The Story of John Casor, the First Legal Slave in America
You know how a court ruling will set a precedent for future rulings? This is important to know because the legal precedent of John Casor’s enslavement by the law was a decision that became the basis for future legal decisions. Seven years after John Casor’s enslavement, slavery was legalized in Virginia.
In 1654, John Casor was due for release from his indentured service to Johnson. Casor had plans to leave and start working for Robert Parker, Johnson’s neighbor who was a free white man. Anthony Johnson, in his decision to keep Casor under his service, sued his white neighbor for the return of Casor.
Anthony Johnson, in his decision to keep Casor under his service, sued his white neighbor for the return of Casor.
Robert Parker initially won the suit, but Johnson appealed, and the court reversed the ruling. In 1655, the court ruled that Johnson could hold Casor indefinitely because Johnson insisted that "hee had ye Negro for his life." Robert Parker had to return Casor to Johnson. Parker also had to pay the court for the lawsuit to free John Casor from the lifetime servitude under Johnson.
This is where the tragedy of slavery started in America. The Northampton Court gave sanction for blacks to hold slaves of their own race. Anthony Johnson became the first legal American slave owner, and John Casor became the first slave in the American colonies. 15 years later, the colonial assembly then granted free whites, blacks, and Indians permission to own black slaves.
Black Slaveholders in America
Anthony Johnson wasn’t the only black man who had slaves. According to historian R. Halliburton, Jr.: “There were approximately 319,599 free blacks in the United States in 1830. Approximately 13.7 percent of the total black population was free. A significant number of these free blacks were the owners of slaves. The census of 1830 lists 3,775 free Negroes who owned a total of 12,760 slaves.”
Thousands of freed black slaves went on to own slaves themselves.
In simple English, there were thousands of freed black slaves who went on to own slaves themselves. According to economic historian Stanley Engerman, "In Charleston, South Carolina about 42 percent of free blacks owned slaves in 1850, and about 64 percent of these slaveholders were women."
One of the most successful and prosperous plantation owners in South Carolina was a black former slave named William Ellison, Jr. Ellison owned 63 black slaves, making him the largest of the 171 black slaveholders in South Carolina. It would be interesting to know that during the American Civil War, Ellison and his sons supported the Confederate States of America and gave the government substantial donations and aid.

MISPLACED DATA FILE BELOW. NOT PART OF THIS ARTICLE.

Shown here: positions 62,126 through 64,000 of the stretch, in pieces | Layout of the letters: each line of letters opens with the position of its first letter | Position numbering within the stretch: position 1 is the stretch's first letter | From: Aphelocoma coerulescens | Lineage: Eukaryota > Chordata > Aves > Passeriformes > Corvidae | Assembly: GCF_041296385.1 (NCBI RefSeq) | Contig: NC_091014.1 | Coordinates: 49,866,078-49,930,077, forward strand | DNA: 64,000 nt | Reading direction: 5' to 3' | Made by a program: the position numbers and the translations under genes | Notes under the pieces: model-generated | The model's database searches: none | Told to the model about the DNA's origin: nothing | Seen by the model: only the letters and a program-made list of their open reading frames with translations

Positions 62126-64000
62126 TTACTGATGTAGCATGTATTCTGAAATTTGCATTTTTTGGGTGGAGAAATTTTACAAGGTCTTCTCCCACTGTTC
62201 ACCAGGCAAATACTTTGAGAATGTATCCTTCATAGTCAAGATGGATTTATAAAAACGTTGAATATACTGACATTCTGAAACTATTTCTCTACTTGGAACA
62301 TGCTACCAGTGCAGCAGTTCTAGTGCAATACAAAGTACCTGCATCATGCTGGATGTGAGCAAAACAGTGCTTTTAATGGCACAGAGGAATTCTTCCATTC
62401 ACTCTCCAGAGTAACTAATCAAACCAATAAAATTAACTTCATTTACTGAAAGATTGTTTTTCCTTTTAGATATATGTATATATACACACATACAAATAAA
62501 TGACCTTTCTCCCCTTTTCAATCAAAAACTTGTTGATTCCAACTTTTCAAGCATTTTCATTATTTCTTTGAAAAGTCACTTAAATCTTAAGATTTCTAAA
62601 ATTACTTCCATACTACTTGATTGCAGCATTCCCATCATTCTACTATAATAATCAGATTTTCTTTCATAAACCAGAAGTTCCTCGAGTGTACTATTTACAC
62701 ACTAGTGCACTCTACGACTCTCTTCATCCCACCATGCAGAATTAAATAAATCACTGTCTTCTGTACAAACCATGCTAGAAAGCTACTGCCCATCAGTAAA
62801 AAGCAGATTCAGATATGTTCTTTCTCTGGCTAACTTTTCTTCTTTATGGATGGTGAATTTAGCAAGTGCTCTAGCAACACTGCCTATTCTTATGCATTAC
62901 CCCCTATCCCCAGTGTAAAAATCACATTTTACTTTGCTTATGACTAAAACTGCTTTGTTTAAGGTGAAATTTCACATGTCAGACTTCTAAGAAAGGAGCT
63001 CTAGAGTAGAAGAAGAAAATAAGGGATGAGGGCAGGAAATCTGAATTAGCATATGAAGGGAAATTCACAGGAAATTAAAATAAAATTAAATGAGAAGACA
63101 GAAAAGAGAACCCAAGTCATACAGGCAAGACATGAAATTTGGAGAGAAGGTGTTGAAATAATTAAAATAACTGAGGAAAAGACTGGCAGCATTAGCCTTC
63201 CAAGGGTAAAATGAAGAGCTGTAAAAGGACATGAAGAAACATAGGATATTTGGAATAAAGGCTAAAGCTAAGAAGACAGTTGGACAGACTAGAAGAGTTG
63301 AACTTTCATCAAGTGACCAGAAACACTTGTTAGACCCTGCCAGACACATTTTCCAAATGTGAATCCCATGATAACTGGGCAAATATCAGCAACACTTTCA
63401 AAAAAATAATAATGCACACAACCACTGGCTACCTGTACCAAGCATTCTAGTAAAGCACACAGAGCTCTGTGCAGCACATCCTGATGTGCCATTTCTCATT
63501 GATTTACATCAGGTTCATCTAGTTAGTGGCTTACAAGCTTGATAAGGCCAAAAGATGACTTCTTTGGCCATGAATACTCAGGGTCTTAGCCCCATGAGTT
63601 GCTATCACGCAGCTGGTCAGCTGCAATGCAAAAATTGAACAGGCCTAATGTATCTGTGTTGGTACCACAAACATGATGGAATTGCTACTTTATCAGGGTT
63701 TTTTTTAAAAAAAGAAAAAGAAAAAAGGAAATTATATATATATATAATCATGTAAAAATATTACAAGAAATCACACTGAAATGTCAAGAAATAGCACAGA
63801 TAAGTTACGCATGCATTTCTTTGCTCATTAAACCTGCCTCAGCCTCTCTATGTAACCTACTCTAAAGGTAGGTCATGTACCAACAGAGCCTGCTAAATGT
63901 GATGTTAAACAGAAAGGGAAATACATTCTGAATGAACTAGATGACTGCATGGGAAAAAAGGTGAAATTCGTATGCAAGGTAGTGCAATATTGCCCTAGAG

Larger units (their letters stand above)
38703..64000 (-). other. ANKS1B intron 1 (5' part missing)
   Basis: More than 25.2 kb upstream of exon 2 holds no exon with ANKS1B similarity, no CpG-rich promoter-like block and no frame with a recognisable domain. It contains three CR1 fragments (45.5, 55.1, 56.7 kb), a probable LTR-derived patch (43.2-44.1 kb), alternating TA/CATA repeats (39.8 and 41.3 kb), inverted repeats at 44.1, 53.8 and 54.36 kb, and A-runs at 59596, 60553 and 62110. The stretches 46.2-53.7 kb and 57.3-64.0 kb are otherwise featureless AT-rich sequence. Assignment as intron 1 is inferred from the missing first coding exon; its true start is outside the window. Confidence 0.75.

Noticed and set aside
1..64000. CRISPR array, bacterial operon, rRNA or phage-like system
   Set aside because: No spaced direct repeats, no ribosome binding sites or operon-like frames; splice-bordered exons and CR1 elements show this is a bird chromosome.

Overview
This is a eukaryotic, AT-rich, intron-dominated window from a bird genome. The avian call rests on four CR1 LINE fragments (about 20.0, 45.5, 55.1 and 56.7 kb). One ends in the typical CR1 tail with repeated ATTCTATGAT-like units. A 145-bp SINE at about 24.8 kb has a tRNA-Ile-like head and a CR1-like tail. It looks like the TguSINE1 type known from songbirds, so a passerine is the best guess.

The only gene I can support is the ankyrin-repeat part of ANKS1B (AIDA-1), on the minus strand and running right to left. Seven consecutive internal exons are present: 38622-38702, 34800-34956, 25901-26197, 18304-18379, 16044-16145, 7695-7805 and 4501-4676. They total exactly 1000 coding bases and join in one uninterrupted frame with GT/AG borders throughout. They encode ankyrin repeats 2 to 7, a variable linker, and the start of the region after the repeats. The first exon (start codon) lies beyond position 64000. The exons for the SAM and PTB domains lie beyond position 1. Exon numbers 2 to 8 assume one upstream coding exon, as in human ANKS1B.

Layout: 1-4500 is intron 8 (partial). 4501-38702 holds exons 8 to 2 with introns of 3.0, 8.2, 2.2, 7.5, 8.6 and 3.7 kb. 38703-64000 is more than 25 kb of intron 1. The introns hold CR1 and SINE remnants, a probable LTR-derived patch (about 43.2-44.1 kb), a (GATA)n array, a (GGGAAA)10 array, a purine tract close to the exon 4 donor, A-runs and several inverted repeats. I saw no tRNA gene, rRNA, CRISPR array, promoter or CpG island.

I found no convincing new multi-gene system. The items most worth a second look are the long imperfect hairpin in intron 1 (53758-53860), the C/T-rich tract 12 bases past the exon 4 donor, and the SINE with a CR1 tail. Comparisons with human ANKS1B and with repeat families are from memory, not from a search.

William Ellison, Jr.
This is a part of American history which many people will evade. Fact is, the institution of black slaveholding was widespread in America. But because this fact of history eradicates the narrative that’s put forth by the proponents of racial politics, the history of black slaveholding has been often ignored by scholars. Notice too how scholars tend to ignore the history of Native American Indians owning black slaves. Or even the case of Dr. Andrew Turnbull’s white Minorcan slaves in Florida.
Slavery Is a Human Problem, Not Just an “American Problem”
Back to the Arab slave trade. The pirates (called corsairs) from the Barbary Coast in North Africa – cities such as Tunis and Algiers – would attack ships in the Mediterranean and the Atlantic, as well as seaside villages, to capture men, women, and children. France, England, and Spain lost thousands of ships, and the people living along the Spanish and Italian coasts abandoned their homes to run to safety from being caught and enslaved.
Hundreds of thousands of Christian slaves were taken from the Mediterranean countries. Even Americans were not immune. For example, one American slave reported that 130 other American seamen had been enslaved by the Algerians in the Mediterranean and Atlantic just between 1785 and 1793.
130 American seamen were enslaved by the Algerians in the Mediterranean and Atlantic between 1785 and 1793.
As Thomas Sowell wrote, "More whites were brought as slaves to North Africa than blacks brought as slaves to the United States or to the 13 colonies from which it was formed. White slaves were still being bought and sold in the Ottoman Empire, decades after blacks were freed in the United States."
The fact that some white Christians were once held as slaves by Arab and black Muslims certainly does not excuse slavery in America. But realizing how there were blacks who also held slaves in America certainly attests that slavery isn’t solely the sin of the white race. Slavery is a common sin of the human race. This is why we have to be careful of unscrupulous agitators who’d gladly exploit the pain and abuse suffered by the slaves of history as a means of furthering their own political agendas.